Childhood memories alternate with scenes of revolution and defeat in this complex work from a promising new voice.

Belvidere Estate Fédon's House

VOICES FROM THE PAST

A bloody 18th-century rebellion lives long in the memory of a Caribbean estate in Hall’s debut memoir.

The author was born in 1945 and grew up on a spice estate in Grenada called Belvidere, where planting and harvesting had gone on since the 18th century. The stilt-supported barracks of the laborers almost perfectly resembled the cabins of their enslaved ancestors, and their children were barred from exploring the parasite-ridden outdoors or the kitchen buildings where food was prepared on stone slabs and “dried wood and oil-rich nutmeg branches, placed between the stones, served as cooking fuel.” At Belvidere, from a perch on his family’s front doorsill, Hall heard stories of the estate’s notorious former occupant, Julien Fédon, and the bloody rebellion he incited in the spring of 1795 that “seized and plundered British estates,” assumed control of the island (except for the seat of government), and eventually cost the lives of thousands of Grenadians. Inspired by the revolutions in Haiti, the United States, and France, Fédon, a seasoned French officer, masterfully played various sides of the struggle—French, British, Grenadian, and Hessian—against one another and nearly succeeded in changing the history of the Western Hemisphere. In this volume, Fédon’s story alternates with chapters in which Hall tells of his own childhood on the plantation in a sweet, nostalgic tone. He describes it, convincingly, as a melting pot, encompassing “poor whites” and people whose skin color he describes as “black as tar” as well as plenty of East Indians. Among the latter was the author’s adopted mother, an illiterate farm laborer who nearly burst with happiness when her son was admitted to exclusive schools. “Wherever people came from,” one wise old resident told him, “we were one people when we worked at Belvidere.” Hall brings the world of his youth to life with anecdotes that live up to the high billing of their chapter titles. Readers learn about the fascinating mix of religions at Belvidere as well as about the custom of swinging children over gravestones to protect them from curses; sightings of ghosts in the dismal woods; and the legend of the “loupgarou,” island vampires who were allegedly capable of manifesting themselves as giant balls of fire. As a result, Hall’s book will absorb readers for hours.

Childhood memories alternate with scenes of revolution and defeat in this complex work from a promising new voice.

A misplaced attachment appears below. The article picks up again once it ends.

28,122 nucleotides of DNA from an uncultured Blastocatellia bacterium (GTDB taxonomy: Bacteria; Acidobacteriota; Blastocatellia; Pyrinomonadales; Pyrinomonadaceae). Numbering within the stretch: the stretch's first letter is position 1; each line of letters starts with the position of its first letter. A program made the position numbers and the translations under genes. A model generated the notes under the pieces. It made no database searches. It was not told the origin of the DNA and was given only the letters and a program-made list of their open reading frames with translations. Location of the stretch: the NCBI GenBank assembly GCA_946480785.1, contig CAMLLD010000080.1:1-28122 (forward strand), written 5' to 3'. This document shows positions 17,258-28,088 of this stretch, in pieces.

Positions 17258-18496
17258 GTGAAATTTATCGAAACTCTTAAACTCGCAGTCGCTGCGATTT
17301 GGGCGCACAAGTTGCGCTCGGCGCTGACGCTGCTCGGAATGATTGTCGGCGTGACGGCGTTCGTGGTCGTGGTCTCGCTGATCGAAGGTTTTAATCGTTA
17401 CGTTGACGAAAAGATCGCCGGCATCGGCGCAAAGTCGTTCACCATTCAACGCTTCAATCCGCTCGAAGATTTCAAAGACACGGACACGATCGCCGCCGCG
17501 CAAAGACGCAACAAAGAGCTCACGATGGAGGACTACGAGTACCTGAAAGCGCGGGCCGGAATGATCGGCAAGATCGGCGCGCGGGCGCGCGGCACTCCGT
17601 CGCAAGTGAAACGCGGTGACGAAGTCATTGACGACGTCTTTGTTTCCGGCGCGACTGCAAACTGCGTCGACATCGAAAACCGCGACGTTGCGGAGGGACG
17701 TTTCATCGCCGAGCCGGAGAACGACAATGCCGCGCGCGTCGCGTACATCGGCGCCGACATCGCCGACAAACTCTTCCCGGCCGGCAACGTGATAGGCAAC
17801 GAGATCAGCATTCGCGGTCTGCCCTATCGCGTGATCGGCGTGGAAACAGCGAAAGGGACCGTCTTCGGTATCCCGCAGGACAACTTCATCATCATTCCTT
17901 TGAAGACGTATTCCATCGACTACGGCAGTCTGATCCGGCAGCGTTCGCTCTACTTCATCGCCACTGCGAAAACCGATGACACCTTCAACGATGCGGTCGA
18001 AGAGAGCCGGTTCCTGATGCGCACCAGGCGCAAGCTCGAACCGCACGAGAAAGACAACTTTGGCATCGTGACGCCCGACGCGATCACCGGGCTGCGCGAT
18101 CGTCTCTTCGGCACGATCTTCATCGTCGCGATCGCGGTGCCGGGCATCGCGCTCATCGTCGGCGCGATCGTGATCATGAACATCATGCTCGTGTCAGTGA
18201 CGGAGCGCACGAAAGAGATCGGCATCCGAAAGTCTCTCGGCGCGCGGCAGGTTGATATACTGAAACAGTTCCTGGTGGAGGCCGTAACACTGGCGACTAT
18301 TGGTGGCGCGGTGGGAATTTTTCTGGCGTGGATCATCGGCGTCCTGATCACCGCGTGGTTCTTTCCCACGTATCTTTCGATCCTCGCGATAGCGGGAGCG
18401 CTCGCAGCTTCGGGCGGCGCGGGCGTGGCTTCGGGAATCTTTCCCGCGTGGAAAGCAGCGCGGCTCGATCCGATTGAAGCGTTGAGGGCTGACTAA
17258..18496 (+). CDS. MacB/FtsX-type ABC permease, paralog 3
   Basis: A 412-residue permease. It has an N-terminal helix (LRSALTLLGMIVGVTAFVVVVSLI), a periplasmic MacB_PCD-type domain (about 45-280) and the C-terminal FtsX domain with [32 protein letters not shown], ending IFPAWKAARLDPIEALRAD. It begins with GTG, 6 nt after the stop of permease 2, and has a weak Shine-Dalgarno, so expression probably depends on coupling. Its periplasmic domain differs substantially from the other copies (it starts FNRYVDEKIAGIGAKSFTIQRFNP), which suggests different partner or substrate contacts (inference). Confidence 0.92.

Pub Date: Feb. 9, 2016

ISBN: 978-0-9970190-0-1

Page Count: 264

Publisher: CreateSpace

Review Posted Online: Dec. 1, 2016

Kirkus Reviews Issue: Jan. 15, 2017

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Stricter than, say, Bergen Evans or W3 ("disinterested" means impartial — period), Strunk is in the last analysis...

THE ELEMENTS OF STYLE

50TH ANNIVERSARY EDITION

Privately published by Strunk of Cornell in 1918 and revised by his student E. B. White in 1959, that "little book" is back again with more White updatings.

Stricter than, say, Bergen Evans or W3 ("disinterested" means impartial — period), Strunk is in the last analysis (whoops — "A bankrupt expression") a unique guide (which means "without like or equal").

Pub Date: May 15, 1972

ISBN: 0205632645

Page Count: 105

Publisher: Macmillan

Review Posted Online: Oct. 28, 2011

Kirkus Reviews Issue: May 1, 1972

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WHAT A WONDERFUL WORLD

A LIFETIME OF RECORDINGS

Noted jazz and pop record producer Thiele offers a chatty autobiography. Aided by record-business colleague Golden, Thiele traces his career from his start as a ``pubescent, novice jazz record producer'' in the 1940s through the '50s, when he headed Coral, Dot, and Roulette Records, and the '60s, when he worked for ABC and ran the famous Impulse! jazz label. At Coral, Thiele championed the work of ``hillbilly'' singer Buddy Holly, although the only sessions he produced with Holly were marred by saccharine strings. The producer specialized in more mainstream popsters like the irrepressibly perky Teresa Brewer (who later became his fourth wife) and the bubble-machine muzak-meister Lawrence Welk. At Dot, Thiele was instrumental in recording Jack Kerouac's famous beat- generation ramblings to jazz accompaniment (recordings that Dot's president found ``pornographic''), while also overseeing a steady stream of pop hits. He then moved to the Mafia-controlled Roulette label, where he observed the ``silk-suited, pinky-ringed'' entourage who frequented the label's offices. Incredibly, however, Thiele remembers the famously hard-nosed Morris Levy, who ran the label and was eventually convicted of extortion, as ``one of the kindest, most warm-hearted, and classiest music men I have ever known.'' At ABC/Impulse!, Thiele oversaw the classic recordings of John Coltrane, although he is the first to admit that Coltrane essentially produced his own sessions. Like many producers of the day, Thiele participated in the ownership of publishing rights to some of the songs he recorded; he makes no apology for this practice, which he calls ``entirely appropriate and without any ethical conflicts.'' A pleasant, if not exactly riveting, memoir that will be of most interest to those with a thirst for cocktail-hour stories of the record biz. (25 halftones, not seen)

Pub Date: May 1, 1995

ISBN: 0-19-508629-4

Page Count: 224

Publisher: Oxford Univ.

Review Posted Online: May 20, 2010

Kirkus Reviews Issue: March 1, 1995

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